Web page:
KNOWLTON — One of the eastbound lanes of Interstate 80 was closed through the Delaware Water Gap on Tuesday with a dozen-person crew doing “inspections and repairs,” said a local official.


Knowlton Mayor Adele Starrs, who has been vocal in seeking full disclosure from the state about its rockfall mitigation plans for about a mile of the highway, said she drove through the area on Tuesday, saw the closure and work crews, and stopped to question a supervisor on the scene.


“He said they were inspecting and doing minor repairs,” Starrs said. “I’m not sure it takes 12 people to make ’minor’ repairs.”


Over the past two weeks, pictures have been posted on Facebook and published in local newspapers showing possible erosion under a retaining wall which is part of the structure that holds the travel lanes of the highway as it moves through an area known as the S-curves.


In that same area NJ DOT has proposed building fences and other barriers, as well as cut back a part of Mount Tammany, to lessen the chances of rocks falling from the peak which rises about 1,200 feet above the highway.


Mount Tammany forms the New Jersey side of the Delaware Water Gap, a nationally recognized natural wonder and which lends its name to a unit of the National Park Service straddling the Delaware River which flows through the gap. The Pennsylvania side of the gap is known as Mount Minsi.


During an open house last summer a resident claims she gave a DOT representative photos of the erosion under the wall.


Starrs said Tuesday that the town now has documentation that the woman also forwarded a letter with the photos attached to DOT officials in July.


Another set of photos taken in late Februrary was posted on the Facebook page of the I80CoalitionDWG, a citizens group that formed last year to also get information from DOT and recruit citizens who are experts in the field, to look at the state’s reasoning and data on the rockfall mitigation project.


With the publication of the pictures early last week, DOT sent responses to the New Jersey Herald, as well as organizers of the Facebook page and township officials in Knowlton and Hardwick.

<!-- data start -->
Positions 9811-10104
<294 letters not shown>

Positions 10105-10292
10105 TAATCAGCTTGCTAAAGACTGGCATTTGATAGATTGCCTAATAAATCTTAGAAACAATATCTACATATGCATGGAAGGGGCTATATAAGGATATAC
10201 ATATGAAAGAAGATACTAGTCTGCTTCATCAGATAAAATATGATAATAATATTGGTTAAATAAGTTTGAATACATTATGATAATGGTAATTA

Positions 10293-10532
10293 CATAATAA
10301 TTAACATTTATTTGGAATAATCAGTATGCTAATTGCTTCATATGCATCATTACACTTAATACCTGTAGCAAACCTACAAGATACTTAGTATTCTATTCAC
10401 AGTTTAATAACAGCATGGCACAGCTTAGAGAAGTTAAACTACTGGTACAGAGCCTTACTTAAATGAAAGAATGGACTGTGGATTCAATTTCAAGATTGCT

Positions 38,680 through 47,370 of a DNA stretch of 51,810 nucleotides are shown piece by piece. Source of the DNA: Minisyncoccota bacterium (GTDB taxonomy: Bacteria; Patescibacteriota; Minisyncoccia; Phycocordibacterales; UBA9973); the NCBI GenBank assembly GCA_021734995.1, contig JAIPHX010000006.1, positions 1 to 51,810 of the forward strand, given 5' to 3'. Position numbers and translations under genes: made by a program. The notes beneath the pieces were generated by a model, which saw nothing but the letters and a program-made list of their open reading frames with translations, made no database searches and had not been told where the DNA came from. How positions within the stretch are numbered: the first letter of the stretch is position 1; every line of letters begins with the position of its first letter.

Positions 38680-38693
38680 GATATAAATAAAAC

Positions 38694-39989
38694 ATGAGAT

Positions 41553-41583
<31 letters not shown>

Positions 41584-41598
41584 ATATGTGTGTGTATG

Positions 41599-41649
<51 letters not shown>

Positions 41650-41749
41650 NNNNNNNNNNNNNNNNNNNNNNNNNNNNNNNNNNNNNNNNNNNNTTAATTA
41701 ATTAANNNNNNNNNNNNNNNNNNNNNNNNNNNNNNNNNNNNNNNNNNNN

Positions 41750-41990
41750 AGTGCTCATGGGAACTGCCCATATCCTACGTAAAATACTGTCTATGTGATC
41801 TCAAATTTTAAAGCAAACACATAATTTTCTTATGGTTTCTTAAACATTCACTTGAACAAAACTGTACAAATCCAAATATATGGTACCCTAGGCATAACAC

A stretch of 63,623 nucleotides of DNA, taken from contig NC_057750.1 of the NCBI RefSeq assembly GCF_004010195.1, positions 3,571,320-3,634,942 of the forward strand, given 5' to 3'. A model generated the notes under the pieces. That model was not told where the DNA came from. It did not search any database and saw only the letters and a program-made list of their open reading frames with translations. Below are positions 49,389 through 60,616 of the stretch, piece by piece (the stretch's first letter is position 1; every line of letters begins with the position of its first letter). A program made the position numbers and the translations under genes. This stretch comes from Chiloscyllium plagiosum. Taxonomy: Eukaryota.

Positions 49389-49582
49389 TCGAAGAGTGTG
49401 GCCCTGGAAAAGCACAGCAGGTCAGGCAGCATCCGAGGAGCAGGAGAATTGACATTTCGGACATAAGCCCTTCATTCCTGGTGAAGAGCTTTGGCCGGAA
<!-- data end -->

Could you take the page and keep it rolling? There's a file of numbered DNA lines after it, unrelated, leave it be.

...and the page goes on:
While the responses came from differing offices within the department, the wording was identical and that DOT NJDOT “appreciates residents bringing potential safety concerns to the attention of the Department,” and of the specific concerns, “Our inspectors conducted an initial evaluation of the structure and found the erosion poses no short-term safety concerns at this time, but the condition does need repair.”


One possible cause of the undercutting of the wall might be the road’s drainage system with outlet pipes contained in several locations in the wall. Water drains off the face of the cliffs and is directed by channels into several culverts which travel under the highway.


Over the years, lanes of the highway have been closed because of water overflowing the drains and onto the road.


Also talked about as a cause for the erosion is flooding on the Delaware River. The wall sits atop the north bank, several feet above the river.


The latest “historic crest” of the river — 13th on the list of top floods — was in late January 2018, when the river flowed at 20.08 feet at Tocks River, about four miles upstream from the gap, where flood stage is 21 feet.


In 2011, there were four flood events with higher floods with the highest on record in 1955, before the interstate was completed. The second highest reading of 33.87 feet was in 2006.


The I80CoalitionDWG is also sponsoring a petition signature drive on Change.org and by Tuesday had about 2,300 names toward its goal of 2,500 signatures.


The petition is aimed at getting DOT to stop the rockfall mitigation project until all other alternatives have been thoroughly studied.


The Knowlton and Hardwick township committees, as well as other citizens groups, are also demanding that a formal, long-form Environmental Impact Statement be completed before further work is done, other than fixing current damage to the highway system.